Saturday, 10 June 2017

Comey Admits Leaking Memo to Media

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During his self-contradictory testimony before the Senate Intelligence Committee, fired FBI Director James Comey (shown) admitted that he leaked his memo of his Oval Office meeting with President Trump to the press. Claiming it was “recollection” of his conversation “as a private citizen,” he told the committee that he gave it to “a friend” to give to a reporter, hoping it would “prompt the appointment of a special prosecutor.”

Throughout his testimony, Comey made a point of the fact that he had made it a habit to make written records of all of his one-on-one interactions with President Trump, even though he claims never to have done so with either Bush or Obama, saying, “I was honestly concerned he [Trump] might lie about the nature of our meeting so I thought it important to document.”

Comey’s admission that he was the leaker came about half-way through his testimony Thursday when he was asked by Senator Susan Collins (R-Maine), “You mentioned that from your very first meeting with the president, you decided to write a memo memorializing the conversation. What was it about that very first meeting that made you write a memo when you have not done that with two previous presidents?” Comey replied that his decision was based on “a combination of things,” adding, “A gut feeling is an important overlay, but the circumstances, that I was alone, the subject matter and the nature of the person I was interacting with and my read of that person. Yeah, and really just gut feel, laying on top of all of that, that this is going to be important to protect this organization, that I make records of this.”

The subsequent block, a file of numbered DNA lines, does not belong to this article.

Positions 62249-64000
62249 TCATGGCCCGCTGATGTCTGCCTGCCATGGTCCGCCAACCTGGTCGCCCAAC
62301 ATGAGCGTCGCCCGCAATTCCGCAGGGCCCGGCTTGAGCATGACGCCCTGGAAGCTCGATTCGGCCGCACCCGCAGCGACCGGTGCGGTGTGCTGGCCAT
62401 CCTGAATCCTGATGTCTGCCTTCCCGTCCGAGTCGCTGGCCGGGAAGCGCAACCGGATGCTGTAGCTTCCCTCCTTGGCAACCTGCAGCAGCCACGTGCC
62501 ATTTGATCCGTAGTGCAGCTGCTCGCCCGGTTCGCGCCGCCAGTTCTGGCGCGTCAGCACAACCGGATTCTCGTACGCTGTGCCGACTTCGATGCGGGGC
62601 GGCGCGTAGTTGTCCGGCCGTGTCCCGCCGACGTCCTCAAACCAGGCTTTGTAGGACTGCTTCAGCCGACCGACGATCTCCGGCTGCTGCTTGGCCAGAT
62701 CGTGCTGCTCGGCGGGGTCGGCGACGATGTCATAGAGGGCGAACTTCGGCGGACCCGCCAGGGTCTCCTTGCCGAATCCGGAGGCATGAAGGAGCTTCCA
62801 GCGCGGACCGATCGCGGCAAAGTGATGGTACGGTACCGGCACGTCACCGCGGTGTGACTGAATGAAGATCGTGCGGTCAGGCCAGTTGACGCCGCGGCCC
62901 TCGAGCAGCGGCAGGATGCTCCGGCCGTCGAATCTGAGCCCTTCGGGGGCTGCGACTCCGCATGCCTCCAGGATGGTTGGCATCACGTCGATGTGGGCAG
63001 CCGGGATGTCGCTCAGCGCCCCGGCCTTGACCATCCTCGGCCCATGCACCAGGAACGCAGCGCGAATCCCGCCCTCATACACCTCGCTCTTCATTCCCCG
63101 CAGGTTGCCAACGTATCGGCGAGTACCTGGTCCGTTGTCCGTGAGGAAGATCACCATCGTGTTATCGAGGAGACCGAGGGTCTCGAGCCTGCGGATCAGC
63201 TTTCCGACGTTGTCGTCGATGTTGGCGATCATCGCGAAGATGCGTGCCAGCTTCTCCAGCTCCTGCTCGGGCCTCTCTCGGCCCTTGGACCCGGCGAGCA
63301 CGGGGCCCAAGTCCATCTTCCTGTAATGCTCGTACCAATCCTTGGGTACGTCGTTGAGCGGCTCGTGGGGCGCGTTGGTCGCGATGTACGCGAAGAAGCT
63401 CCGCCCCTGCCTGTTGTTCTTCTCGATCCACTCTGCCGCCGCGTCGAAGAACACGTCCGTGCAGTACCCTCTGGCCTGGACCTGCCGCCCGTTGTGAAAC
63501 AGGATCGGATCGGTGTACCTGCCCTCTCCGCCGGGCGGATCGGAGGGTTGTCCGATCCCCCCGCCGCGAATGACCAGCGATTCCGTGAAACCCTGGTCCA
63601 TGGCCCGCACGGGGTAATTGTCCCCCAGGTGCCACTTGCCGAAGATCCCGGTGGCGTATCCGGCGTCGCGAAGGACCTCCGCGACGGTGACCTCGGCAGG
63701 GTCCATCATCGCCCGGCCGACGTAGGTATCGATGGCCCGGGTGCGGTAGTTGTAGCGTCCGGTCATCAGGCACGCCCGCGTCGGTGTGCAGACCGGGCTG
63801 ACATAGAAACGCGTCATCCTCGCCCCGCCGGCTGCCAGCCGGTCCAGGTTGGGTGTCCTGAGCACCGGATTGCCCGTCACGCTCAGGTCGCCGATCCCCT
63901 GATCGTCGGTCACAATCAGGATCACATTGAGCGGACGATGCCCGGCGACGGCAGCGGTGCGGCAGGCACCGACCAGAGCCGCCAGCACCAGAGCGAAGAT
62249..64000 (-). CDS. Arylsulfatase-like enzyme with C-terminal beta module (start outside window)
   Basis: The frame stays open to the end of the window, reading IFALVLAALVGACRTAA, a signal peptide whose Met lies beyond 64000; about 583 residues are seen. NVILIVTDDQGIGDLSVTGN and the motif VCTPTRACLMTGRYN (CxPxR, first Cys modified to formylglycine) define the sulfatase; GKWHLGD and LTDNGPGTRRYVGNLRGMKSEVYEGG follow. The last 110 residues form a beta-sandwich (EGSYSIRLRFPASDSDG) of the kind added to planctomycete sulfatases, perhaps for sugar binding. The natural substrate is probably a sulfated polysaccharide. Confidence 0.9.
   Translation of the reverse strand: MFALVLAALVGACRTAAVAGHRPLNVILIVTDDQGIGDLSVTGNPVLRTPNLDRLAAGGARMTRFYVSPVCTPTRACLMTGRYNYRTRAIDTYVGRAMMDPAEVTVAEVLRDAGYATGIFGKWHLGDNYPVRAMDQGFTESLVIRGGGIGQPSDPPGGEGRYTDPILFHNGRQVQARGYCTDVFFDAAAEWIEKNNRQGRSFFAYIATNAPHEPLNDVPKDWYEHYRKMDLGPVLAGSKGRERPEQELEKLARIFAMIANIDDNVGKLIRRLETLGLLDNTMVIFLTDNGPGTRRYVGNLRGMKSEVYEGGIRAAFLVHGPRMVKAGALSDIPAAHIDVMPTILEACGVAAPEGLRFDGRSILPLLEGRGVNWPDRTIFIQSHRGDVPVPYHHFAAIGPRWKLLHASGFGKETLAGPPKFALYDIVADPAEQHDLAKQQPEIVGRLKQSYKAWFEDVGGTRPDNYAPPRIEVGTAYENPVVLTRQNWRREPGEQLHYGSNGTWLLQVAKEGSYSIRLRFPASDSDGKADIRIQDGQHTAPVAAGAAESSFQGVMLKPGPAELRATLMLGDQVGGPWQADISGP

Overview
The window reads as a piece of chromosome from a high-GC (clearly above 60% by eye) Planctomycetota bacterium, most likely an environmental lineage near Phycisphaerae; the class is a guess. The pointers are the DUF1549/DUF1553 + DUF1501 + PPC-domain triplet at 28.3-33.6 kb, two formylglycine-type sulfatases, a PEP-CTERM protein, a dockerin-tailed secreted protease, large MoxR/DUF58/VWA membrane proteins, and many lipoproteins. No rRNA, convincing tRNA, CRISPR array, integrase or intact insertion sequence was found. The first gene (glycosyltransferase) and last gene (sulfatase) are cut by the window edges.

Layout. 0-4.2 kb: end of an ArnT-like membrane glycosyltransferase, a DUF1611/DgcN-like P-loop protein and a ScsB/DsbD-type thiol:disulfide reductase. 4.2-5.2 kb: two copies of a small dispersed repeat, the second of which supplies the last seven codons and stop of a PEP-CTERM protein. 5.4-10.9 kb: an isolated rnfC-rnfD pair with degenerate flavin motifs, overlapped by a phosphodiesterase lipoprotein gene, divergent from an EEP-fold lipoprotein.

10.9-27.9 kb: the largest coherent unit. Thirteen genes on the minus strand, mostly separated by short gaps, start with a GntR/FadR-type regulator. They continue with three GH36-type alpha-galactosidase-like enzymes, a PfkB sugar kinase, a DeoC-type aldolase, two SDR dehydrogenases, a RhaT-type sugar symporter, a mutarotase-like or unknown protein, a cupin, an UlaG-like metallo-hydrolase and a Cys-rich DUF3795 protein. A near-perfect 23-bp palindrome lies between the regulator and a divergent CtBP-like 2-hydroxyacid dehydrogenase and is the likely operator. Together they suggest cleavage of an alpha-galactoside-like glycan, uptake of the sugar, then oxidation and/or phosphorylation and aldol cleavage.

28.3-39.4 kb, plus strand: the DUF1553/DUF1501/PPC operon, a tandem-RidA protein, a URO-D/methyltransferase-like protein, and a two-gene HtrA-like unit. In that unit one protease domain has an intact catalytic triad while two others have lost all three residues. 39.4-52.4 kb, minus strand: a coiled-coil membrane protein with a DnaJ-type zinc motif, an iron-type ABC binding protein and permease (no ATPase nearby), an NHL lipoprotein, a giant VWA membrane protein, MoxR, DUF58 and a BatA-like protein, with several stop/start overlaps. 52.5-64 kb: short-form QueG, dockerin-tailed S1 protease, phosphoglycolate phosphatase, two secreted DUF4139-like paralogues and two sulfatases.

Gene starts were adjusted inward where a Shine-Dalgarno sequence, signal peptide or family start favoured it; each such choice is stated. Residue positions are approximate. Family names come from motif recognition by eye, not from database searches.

Alright, then. Comey’s “gut feeling,” and his “read” of Trump, led him, from his first meeting with Trump as president-elect, to create a written record of their conversations. His claim that his “read” of Trump played a part is important, since he claimed earlier in his testimony that he doesn’t “know the president well enough to read him well.” This was during his exchange with Senator Dianne Feinstein (D-Calif.), when she was questioning him about his claim that President Trump had asked him for loyalty. She asked him to “talk for a moment about his request that you pledge loyalty and your response to that and what impact you believe that had.” Comey said, “I don't know for sure because I don't know the president well enough to read him well. I think it was — first of all, the relationship didn't get off to a great start, given the conversation I had to have on January 6th.”

The January 6 conversation Comey was referring to was his first meeting with then President-elect Trump, in which he told Trump of the unconfirmed — and spurious — “dossier” claiming that Trump was under the control of Russian intelligence as the result of sexual blackmail.

That January 6 meeting is also the conversation in which — because of his “read” of the president-elect — Comey claims he felt the need to begin keeping memos of their private meetings. But here he admits that all these months after that meeting, he doesn’t “know the president well enough to read him well.”

Comey continued his answer to Feinstein, “This didn't improve the relationship because it was very, very awkward. He was asking for something, and I was refusing to give it,” adding, “Again, I don't know him well enough to know how he reacted to that exactly.”